It’s the most important relationship in K12 education. The local school board that represents the voice of the community and the superintendent, who is tasked with carrying out the board’s vision.
Both parties share a common goal: to drive better learning outcomes and experiences for students and families. The destination is never in dispute; it’s the route that can put even the most well-intentioned school decision-makers at odds.
When confrontations do come to a head, it comes down to who’s in charge. The school board? The board president? The superintendent?
These debates often lead to political gridlock and infighting, which paralyzes district decision-making and causes educators and others in the community to lose focus.
It’s a long-standing problem—one that befalls even the best school districts. For those that do rise above, the solution almost always comes in the wake of a single revelation: The school board and superintendent might call the shots, but it’s the community that’s in charge.
The quicker you realize this—and begin actively listening to your community—the easier and more productive your job will become. Say nothing for the progress your schools and students will make.
Make each voice count
Dr. Dana Bedden, superintendent of Richmond Public Schools (RPS) in Virginia, credits good school-board relations with helping him stay focused. Such relationships flourish when district leaders and board members focus on engaging the community.
“You have to move past the anecdotes and distractions,” says Bedden. “My goal is to ensure each and every stakeholder that their voice counts.”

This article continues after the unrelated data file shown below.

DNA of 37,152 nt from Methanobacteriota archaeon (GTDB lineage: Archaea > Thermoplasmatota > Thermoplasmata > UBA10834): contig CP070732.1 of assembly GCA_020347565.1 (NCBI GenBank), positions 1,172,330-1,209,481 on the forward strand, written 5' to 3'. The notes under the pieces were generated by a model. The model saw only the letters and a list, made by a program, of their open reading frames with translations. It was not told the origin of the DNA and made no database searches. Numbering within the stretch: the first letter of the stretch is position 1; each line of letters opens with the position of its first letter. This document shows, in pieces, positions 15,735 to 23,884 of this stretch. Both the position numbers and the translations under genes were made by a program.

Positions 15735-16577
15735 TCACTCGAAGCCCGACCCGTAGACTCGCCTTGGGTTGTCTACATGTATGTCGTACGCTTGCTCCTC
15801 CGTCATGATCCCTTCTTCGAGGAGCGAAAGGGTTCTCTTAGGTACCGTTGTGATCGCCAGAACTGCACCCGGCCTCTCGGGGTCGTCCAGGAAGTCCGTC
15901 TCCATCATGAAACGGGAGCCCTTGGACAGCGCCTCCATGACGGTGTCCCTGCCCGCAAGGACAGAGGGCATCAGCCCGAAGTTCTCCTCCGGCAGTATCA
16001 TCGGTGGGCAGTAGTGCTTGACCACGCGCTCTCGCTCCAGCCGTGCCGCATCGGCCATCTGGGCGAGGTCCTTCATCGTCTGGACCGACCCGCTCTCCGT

Bedden will share his successful philosophy for community collaboration and productive board relations at the upcoming NSBA Conference (#NSBAConf) in Boston.
Want to overcome the pain of political infighting to build a more productive relationship with school board members and other decision makers in your district? Headed to NSBA?
Join him for:
Hope(less) is Not a Strategy: Dismantling Political Gridlock without All-Out Compromise
When: Sunday April 10 at 3:45 p.m.
Where: Room 255
Engage, educate, empower
Ithaca City Schools Superintendent Luvelle Brown is another leader who subscribes to the school of the community collaboration.
Operating according to his three E’s, “Engage, Educate, Empower,” Brown stresses the importance of open and honest dialogues with his school community, be it board members or parents or teachers or students. That means constantly listening—and occasionally engaging in tough but necessary conversations.
Take a quick look at Brown’s social media stream—he’s a big Twitter user (@luvelleb)—and you’ll see images of him with his sleeves rolled up, talking and collaborating with members of the local school board.
Says Brown: “I share examples of our work, and I ask folks to comment: What do you see here that you like? What don’t you like? I’m constantly asking questions on these networks, hoping folks will respond.”
His approach is paying off. Graduation rates in Ithaca are up from 74 percent to 94 percent in recent years. The district has also seen a 63 percent reduction in discipline referrals.
For more about how Brown works with school board leaders, join him at NSBA for:
Want Your Schools to Succeed? Focus on the Only Relationship That Matters
When: Sunday, April 10 at 1:30 p.m.
Where: Room 255
Got a full dance card on Sunday? Catch Luvelle and Ithaca board member Brad Grainger Monday for:
Measuring What We Value: How Vision and Mission Impacts Accountability and Metrics
When: Monday, April 11 at 10:00 a.m.
Where: Room 152
Not going to NSBA, but still want ideas for how to engage your community in meaningful conversations? Our Definitive Guide Series offers tips and advice from some of the nation’s brightest educators. Download our latest installments on social media and customer service, and start making smart reforms today.